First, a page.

Mechanisms involved in brain dysfunction in mechanically ventilated critically ill patients: implications and therapeutics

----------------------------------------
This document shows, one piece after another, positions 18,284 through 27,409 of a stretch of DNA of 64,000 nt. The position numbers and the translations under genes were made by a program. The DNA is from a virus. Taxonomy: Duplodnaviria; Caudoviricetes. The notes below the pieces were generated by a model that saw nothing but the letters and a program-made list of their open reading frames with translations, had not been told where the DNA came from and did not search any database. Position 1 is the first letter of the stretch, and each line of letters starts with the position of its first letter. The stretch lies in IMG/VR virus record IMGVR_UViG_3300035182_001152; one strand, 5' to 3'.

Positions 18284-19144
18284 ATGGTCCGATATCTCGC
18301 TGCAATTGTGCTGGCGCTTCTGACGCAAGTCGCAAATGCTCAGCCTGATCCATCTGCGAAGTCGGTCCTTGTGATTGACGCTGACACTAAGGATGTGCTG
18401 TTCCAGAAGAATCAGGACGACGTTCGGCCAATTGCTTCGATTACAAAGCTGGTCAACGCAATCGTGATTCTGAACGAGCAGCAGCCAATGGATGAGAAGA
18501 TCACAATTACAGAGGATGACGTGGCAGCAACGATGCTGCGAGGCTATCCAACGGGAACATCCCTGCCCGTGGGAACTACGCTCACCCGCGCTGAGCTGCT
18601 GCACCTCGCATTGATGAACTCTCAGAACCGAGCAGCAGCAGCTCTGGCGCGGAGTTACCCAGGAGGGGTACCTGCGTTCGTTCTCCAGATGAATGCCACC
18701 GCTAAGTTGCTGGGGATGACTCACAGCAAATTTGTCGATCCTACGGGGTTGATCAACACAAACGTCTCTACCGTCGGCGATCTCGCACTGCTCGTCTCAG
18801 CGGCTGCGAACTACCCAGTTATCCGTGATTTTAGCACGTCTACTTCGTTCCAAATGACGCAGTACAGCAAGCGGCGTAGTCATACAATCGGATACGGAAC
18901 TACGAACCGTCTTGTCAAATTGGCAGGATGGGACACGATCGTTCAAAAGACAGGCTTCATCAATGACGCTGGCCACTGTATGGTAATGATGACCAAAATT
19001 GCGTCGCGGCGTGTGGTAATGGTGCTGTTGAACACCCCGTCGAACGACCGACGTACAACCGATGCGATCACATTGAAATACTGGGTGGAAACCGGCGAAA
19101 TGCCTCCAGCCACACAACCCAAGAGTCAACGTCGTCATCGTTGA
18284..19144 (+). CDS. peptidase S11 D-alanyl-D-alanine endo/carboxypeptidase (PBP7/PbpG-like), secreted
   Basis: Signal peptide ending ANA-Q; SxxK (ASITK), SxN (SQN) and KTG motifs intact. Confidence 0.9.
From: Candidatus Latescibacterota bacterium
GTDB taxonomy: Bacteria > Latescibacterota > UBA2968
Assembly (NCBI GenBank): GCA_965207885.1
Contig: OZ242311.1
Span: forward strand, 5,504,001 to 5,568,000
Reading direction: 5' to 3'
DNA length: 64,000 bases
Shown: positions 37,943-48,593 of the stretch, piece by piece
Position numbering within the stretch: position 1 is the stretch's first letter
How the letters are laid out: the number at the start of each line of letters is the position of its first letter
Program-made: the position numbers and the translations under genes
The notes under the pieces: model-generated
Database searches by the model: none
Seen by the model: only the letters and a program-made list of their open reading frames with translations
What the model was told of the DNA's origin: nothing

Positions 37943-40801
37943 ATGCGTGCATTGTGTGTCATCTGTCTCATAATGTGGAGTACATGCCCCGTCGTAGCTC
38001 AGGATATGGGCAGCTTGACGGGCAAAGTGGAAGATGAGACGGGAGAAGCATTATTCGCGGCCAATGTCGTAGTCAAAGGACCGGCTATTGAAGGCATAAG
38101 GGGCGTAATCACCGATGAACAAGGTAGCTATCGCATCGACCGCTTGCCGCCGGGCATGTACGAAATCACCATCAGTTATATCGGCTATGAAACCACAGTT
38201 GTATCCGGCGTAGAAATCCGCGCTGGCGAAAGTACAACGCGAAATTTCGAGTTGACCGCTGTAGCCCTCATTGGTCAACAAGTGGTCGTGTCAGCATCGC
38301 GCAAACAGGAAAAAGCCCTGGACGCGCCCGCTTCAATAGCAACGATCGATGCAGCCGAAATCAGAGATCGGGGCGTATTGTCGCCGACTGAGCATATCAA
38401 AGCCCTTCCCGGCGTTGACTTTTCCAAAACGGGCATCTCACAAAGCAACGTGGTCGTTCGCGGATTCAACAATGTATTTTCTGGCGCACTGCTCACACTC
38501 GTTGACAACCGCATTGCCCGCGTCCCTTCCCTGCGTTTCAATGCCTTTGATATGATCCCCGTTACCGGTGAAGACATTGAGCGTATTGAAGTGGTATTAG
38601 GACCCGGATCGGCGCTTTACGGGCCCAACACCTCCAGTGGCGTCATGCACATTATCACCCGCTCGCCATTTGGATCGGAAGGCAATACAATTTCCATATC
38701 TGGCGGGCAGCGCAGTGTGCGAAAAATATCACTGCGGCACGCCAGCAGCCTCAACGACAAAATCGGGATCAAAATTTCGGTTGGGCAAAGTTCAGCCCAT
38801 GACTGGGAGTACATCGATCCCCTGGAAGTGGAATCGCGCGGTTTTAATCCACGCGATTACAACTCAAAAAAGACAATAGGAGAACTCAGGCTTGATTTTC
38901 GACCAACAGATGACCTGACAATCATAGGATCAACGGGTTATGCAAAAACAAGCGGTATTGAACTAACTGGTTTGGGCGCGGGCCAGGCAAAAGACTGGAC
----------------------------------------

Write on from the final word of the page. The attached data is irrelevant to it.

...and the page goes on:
Critical illness may lead to significant long-term neurological morbidity and patients frequently develop neuropsychological disturbances including acute delirium or memory impairment after intensive care unit (ICU) discharge. Mechanical ventilation (MV) is a risk factor to the development of adverse neurocognitive outcomes. Patients undergoing MV for long periods present neurologic impairment with memory and cognitive alteration. Delirium is considered an acute form of brain dysfunction and its prevalence rises in mechanically ventilated patients. Delirium duration is an independent predictor of mortality, ventilation time, ICU length of stay and short- and long-term cognitive impairment in the ICU survivors. Although, neurocognitive sequelae tend to improve after hospital discharge, residual deficits persist even 6 years after ICU stay. ICU-related neurocognitive impairments occurred in many cognitive domains and are particularly pronounced with regard to memory, executive functions, attentional functions, and processing speed. These sequelae have an important impact on patients’ lives and ICU survivors often require institutionalization and hospitalization. Experimental studies have served to explore the possible mechanisms or pathways involved in this lung to brain interaction. This communication can be mediated via a complex web of signaling events involving neural, inflammatory, immunologic and neuroendocrine pathways. MV can affect respiratory networks and the application of protective ventilation strategies is mandatory in order to prevent adverse effects. Therefore, strategies focused to minimize lung stretch may improve outcomes, avoiding failure of distal organ, including the brain. Long-term neurocognitive impairments experienced by critically ill survivors may be mitigated by early interventions, combining cognitive and physical therapies. Inpatient rehabilitation interventions in ICU promise to improve outcomes in critically ill patients. The cross-talk between lung and brain, involving specific pathways during critical illness deserves further efforts to evaluate, prevent and improve cognitive alterations after ICU admission, and highlights the crucial importance of tailoring MV to prevent adverse outcomes.